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Journeyism 2

 

Meeting You Where You Stand Today

We have to make a start … 1Philip McShane, Futurology Express, Vancouver: Axial Publishing, 2013, p. 12..

As with any new topic, we start from the ground up. Actually, from where we stand, we’re trying to pull ourselves out of a hole2For Benton and Quinn (and others), our shared “stand” is our more or less compatible and developing orientations grounded by the “stand” we expressed in Journeyism 1. We hope this now-obscure point will become a little clearer to you by the end of the series..  So the joke runs: when you find yourself in a hole, the first thing to do is stop digging.

The challenge is to discover where you stand regarding your university experience and how you approached your field of study. What do we mean by “where you stand” and “how you approached”3You and possibly other stakeholders have invested a great deal of time, energy and expense in your post-secondary education. Are you (as well as the overall educational enterprise and society at large) getting sufficient return for all this effort? How do you evaluate that?? How is this relevant to your university experience? The opportunity is here, now, for you to explore these questions in a fresh way.

For the things we have to learn before we can do them, we learn by doing them.4Aristotle, The Nicomachean Ethics, Book II, 1103a.33.

And so we hope you will actively participate, as well as contribute some reflections5We also hope you will come to reflect “honestly,” in a fresh way. What we mean by “honestly” will become clearer as we move forward through the series. However, the basic issue is spelled out bluntly in Journeyism 9, footnote 7. along the way. It’s also likely you’ll need to break a habit that has victimized every student since elementary school: being hurried past the struggle to understand for the sake of “covering the material.” This insidious classroom routine “educates us out of our mind”.6The drudgery of forced short-term memory work for the sake of passing exams haunts us at every turn in our formal education. Such experiences may provide relevant data in forthcoming exercises. In this series we observe a leisurely pace7We will have more to say along the way about “how to read,” the adequacy of which includes the importance of reading patiently and on pace with your effort to understand. The French philosopher Gaston Bachelard once observed, you only begin to read seriously when you take your eyes off the page. See Gaston Bachelard, The Poetics of Space, Beacon Press, Boston, 1970, 14, 21, 39, 47, 83 on the challenges of reading adequately. that respects the struggle to understand.8See footnote 16.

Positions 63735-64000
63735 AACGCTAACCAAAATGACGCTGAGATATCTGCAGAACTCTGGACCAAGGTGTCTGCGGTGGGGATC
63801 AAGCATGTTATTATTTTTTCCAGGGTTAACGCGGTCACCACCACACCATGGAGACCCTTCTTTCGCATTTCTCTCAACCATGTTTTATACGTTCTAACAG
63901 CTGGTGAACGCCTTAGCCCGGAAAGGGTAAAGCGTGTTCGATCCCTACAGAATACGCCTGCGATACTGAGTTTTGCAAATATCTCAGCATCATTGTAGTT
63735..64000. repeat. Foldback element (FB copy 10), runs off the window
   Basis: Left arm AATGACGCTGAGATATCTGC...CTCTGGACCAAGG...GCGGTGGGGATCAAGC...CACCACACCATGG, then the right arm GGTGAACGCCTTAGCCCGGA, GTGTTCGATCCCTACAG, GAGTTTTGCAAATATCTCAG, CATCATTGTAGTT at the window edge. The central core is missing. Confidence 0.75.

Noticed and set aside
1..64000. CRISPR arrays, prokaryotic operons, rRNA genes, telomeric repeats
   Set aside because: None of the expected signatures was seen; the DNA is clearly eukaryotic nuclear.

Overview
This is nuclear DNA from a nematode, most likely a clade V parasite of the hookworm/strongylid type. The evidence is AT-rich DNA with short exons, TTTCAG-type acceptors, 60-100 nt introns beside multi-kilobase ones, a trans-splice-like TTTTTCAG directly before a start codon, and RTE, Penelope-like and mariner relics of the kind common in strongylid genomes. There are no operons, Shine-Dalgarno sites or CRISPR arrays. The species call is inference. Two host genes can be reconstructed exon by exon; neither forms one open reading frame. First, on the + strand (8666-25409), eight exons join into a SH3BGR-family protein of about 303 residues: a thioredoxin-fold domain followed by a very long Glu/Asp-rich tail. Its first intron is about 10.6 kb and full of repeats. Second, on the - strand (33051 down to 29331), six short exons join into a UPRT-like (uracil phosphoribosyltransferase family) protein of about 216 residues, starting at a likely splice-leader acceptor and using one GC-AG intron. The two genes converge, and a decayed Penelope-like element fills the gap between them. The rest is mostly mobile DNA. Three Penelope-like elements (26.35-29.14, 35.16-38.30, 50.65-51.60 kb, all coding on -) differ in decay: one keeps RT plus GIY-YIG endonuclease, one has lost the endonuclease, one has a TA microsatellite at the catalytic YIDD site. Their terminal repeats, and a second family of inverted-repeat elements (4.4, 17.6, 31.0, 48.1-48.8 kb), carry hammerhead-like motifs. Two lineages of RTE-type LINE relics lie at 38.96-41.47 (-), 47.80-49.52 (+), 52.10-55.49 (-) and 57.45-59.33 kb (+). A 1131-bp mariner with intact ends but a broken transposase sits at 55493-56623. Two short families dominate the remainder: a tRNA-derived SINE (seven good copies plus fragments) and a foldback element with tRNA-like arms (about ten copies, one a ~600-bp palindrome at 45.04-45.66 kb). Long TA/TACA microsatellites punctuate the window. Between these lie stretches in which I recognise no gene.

Empirical Exercise

You are invited to conduct a preliminary investigation by participating in what we call “Empirical Exercises”.9The name of a series of exercises undertaken by Benton’s philosophy students between 2005 and 2012. Note that what we mean by ’empirical’ is different in meaning, and should not to be confused with, the traditional philosophic meaning of the term, “empiricism”. What we mean by “empirical” will become clearer as we proceed.10“When culture is conceived empirically, [fill in your subject name here] is known to be an ongoing process, and then one writes on its method.” Bernard Lonergan, Method in Theology, New York: Herder and Herder, 1972, p. xi. You might say this series is your laboratory and your field of study is a source of specimens.

What observations can I make about the process I undertook in order to progress in my field of study?

We invite you to generate some personal data with respect to your intellectual growth during your undergraduate years. How did you acquire what the institution deemed “sufficient competence” to earn an undergraduate degree?11The degree, BA, is sometimes (humorously) referred to as meaning “Barely Adequate”. How might that claim of “adequacy” line up with your experiences?

We suggest that a good way to start is to revisit your field of study in your university’s syllabus to initiate wonder about your experience as an undergraduate. For instance, when you look at the range of topics that make up the curriculum, do you wonder how you managed to “cover” that complex material from Year One to Year Four? What does “cover” actually mean? How much of that diverse material did you believe, memorize, understand? Can you distinguish the meaning between each of these activities? Do you wonder why some topics were included and others left out? How did you go about performing routine tasks such as research, interpretation, evaluation, and so on? Did you find the subject matter worthwhile? Why?